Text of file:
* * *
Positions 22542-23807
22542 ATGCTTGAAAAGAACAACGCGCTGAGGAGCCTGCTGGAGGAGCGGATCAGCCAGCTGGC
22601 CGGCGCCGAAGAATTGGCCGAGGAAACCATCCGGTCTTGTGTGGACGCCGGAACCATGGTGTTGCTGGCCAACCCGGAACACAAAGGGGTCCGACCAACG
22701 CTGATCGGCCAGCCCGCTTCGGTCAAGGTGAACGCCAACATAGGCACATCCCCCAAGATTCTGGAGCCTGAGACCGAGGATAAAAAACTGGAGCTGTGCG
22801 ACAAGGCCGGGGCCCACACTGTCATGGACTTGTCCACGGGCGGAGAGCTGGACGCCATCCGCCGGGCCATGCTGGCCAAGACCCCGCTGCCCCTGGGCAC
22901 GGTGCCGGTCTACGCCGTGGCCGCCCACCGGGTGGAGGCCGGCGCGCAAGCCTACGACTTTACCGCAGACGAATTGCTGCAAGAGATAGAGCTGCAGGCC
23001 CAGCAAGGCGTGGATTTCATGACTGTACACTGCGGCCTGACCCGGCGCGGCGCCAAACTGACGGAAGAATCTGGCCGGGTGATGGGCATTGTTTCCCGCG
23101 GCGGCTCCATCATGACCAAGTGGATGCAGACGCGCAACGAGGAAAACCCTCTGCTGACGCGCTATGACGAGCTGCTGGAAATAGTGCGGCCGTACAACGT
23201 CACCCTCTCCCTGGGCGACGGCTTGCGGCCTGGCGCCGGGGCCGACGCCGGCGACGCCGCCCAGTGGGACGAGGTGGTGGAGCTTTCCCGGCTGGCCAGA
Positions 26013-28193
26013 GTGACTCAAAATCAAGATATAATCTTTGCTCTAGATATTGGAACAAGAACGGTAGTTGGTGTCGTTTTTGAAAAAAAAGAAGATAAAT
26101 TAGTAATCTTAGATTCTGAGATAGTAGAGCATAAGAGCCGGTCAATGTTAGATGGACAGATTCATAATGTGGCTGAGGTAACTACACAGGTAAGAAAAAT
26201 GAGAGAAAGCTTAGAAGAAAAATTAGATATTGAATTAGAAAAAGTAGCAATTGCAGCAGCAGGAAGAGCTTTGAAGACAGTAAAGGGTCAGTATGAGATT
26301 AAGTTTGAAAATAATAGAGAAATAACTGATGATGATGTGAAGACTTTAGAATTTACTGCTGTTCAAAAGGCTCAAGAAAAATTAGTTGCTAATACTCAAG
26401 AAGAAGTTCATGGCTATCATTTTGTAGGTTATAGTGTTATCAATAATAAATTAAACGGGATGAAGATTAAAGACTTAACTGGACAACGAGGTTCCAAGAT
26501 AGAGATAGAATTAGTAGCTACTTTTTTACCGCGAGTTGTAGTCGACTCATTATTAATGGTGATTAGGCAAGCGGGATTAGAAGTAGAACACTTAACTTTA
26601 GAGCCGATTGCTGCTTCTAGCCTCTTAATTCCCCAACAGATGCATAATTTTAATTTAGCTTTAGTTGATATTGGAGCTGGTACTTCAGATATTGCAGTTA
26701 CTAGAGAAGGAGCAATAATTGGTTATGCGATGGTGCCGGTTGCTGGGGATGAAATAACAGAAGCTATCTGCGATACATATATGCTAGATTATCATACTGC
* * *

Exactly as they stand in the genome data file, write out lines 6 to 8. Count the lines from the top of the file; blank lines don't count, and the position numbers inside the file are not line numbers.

22901 GGTGCCGGTCTACGCCGTGGCCGCCCACCGGGTGGAGGCCGGCGCGCAAGCCTACGACTTTACCGCAGACGAATTGCTGCAAGAGATAGAGCTGCAGGCC
23001 CAGCAAGGCGTGGATTTCATGACTGTACACTGCGGCCTGACCCGGCGCGGCGCCAAACTGACGGAAGAATCTGGCCGGGTGATGGGCATTGTTTCCCGCG
23101 GCGGCTCCATCATGACCAAGTGGATGCAGACGCGCAACGAGGAAAACCCTCTGCTGACGCGCTATGACGAGCTGCTGGAAATAGTGCGGCCGTACAACGT